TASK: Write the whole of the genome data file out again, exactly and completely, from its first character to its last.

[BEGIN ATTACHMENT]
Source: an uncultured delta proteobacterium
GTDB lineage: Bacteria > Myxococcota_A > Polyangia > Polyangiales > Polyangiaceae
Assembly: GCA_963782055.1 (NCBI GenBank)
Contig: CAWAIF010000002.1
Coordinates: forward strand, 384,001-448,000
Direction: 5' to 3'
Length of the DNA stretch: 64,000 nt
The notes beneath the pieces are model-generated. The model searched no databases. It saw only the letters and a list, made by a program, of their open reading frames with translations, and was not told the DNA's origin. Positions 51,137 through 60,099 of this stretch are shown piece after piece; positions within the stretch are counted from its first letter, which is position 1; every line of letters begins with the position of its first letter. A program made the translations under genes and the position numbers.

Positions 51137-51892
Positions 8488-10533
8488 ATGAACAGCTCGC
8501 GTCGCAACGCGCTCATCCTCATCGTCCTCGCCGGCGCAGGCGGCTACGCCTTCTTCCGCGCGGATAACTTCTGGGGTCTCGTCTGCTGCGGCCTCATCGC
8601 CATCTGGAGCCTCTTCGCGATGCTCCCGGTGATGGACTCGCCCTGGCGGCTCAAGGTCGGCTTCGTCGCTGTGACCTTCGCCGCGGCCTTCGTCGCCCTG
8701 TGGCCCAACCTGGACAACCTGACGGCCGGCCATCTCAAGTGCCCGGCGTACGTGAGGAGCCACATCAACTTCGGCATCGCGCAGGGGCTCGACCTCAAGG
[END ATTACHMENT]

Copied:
Source: an uncultured delta proteobacterium
GTDB lineage: Bacteria > Myxococcota_A > Polyangia > Polyangiales > Polyangiaceae
Assembly: GCA_963782055.1 (NCBI GenBank)
Contig: CAWAIF010000002.1
Coordinates: forward strand, 384,001-448,000
Direction: 5' to 3'
Length of the DNA stretch: 64,000 nt
The notes beneath the pieces are model-generated. The model searched no databases. It saw only the letters and a list, made by a program, of their open reading frames with translations, and was not told the DNA's origin. Positions 51,137 through 60,099 of this stretch are shown piece after piece; positions within the stretch are counted from its first letter, which is position 1; every line of letters begins with the position of its first letter. A program made the translations under genes and the position numbers.

Positions 51137-51892
Positions 8488-10533
8488 ATGAACAGCTCGC
8501 GTCGCAACGCGCTCATCCTCATCGTCCTCGCCGGCGCAGGCGGCTACGCCTTCTTCCGCGCGGATAACTTCTGGGGTCTCGTCTGCTGCGGCCTCATCGC
8601 CATCTGGAGCCTCTTCGCGATGCTCCCGGTGATGGACTCGCCCTGGCGGCTCAAGGTCGGCTTCGTCGCTGTGACCTTCGCCGCGGCCTTCGTCGCCCTG
8701 TGGCCCAACCTGGACAACCTGACGGCCGGCCATCTCAAGTGCCCGGCGTACGTGAGGAGCCACATCAACTTCGGCATCGCGCAGGGGCTCGACCTCAAGG